It's the dirty little secret of the white supremacist movement in America. Klan leaders with black girlfriends. A neo-Nazi caught with a black transvestite. A macho skinhead arrested while soliciting sex from Latino men. National Socialists affiliated with Satanists who promote sexual ceremonies involving children.
Students and teachers at Central High School in Little Rock, Ark., are revisiting the historic events of 1957, when nine courageous black students enrolled there to test the Supreme Court's decision outlawing racial segregation in public schools, according to the Spring 2007 edition of Teaching Tolerance.
The growing number of "radical traditionalist Catholics," men and women who angrily reject many of the Vatican's core teachings, may form the single largest group of hard-core anti-Semites in America, according to a report, The New Crusaders, released today in the latest issue of the Southern Poverty Law Center's Intelligence Report.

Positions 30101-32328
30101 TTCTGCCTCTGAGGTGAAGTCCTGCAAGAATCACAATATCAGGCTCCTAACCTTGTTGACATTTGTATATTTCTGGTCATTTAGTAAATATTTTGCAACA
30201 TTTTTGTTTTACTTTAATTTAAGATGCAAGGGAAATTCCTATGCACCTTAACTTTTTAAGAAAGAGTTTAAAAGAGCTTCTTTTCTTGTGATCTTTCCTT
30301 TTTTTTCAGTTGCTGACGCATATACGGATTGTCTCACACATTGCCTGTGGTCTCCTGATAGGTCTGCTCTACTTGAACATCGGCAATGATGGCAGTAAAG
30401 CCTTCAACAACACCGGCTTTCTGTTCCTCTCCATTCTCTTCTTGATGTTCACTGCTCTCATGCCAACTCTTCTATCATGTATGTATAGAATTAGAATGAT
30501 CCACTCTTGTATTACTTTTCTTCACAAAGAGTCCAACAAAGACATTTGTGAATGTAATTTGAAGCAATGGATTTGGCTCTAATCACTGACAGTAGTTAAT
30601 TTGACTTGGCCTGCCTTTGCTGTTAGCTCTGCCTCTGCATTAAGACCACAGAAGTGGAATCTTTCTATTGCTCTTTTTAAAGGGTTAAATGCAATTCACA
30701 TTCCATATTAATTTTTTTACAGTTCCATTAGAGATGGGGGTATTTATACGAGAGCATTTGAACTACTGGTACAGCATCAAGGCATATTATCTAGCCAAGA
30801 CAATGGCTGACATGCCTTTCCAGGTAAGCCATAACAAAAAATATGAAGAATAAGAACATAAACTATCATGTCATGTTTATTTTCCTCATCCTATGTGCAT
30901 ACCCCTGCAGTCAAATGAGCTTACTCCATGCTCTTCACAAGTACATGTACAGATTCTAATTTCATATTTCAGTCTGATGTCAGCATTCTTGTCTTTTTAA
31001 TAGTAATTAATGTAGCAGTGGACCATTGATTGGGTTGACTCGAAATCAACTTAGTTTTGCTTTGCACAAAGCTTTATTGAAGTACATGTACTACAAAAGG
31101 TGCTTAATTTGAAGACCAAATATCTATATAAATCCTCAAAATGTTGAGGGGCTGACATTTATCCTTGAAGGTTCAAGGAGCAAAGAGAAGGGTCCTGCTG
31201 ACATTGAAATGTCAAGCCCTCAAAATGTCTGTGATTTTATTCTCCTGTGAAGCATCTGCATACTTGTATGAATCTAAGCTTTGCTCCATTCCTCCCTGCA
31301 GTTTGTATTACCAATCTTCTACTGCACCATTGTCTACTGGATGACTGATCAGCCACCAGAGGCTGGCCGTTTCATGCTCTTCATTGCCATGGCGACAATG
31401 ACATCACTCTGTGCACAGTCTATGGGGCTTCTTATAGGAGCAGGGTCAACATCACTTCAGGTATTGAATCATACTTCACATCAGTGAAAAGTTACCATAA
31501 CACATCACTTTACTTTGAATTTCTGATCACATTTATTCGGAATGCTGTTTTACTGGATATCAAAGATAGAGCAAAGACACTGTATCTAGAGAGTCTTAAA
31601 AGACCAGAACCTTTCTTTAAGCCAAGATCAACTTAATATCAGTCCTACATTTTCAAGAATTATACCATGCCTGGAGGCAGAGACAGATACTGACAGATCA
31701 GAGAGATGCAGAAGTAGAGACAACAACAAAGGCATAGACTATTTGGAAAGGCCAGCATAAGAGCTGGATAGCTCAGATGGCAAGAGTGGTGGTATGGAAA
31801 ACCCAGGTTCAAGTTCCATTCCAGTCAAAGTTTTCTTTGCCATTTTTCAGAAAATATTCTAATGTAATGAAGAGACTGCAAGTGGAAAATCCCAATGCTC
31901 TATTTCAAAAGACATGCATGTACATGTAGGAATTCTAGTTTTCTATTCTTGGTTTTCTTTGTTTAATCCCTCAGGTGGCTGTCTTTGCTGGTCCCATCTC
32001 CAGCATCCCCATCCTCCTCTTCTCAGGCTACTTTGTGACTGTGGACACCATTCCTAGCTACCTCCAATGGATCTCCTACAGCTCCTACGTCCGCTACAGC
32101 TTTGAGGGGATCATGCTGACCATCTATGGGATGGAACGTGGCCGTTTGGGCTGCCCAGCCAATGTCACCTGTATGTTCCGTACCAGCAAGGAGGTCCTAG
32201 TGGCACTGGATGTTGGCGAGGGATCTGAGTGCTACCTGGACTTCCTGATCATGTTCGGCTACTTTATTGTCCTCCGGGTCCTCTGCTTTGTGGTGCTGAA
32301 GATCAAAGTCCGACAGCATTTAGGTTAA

In the latest disaster to hit the American radical right, Kevin Alfred Strom, the founder of National Vanguard and a major neo-Nazi leader for nearly 20 years, has been arrested and charged with child pornography and witness tampering.
Perhaps the most striking thing about our national debate over immigration is the utter lack of attention to the root causes of mass migration from Mexico or to the moral dimensions of the injustice and human tragedy that is unfolding before our eyes.
In another victory for the Southern Poverty Law Center's Immigrant Justice Project (IJP), a forestry company agreed to pay more than $200,000 to resolve claims that it systematically cheated and threatened workers.
The U.S. Supreme Court today hears arguments in a pair of lawsuits that could undo much of the progress made by communities working to abolish de facto school desegregation since the 1954 Brown v. Board decision.
The Pentagon's claim it has a "zero tolerance" policy for racist extremism in the military is astonishing, given that military officials have failed to discharge an airman who posted an Internet message calling for the deaths of Jews and non-whites, writes Southern Poverty Law Center president Richard Cohen in a letter (PDF) to a high-ranking military official.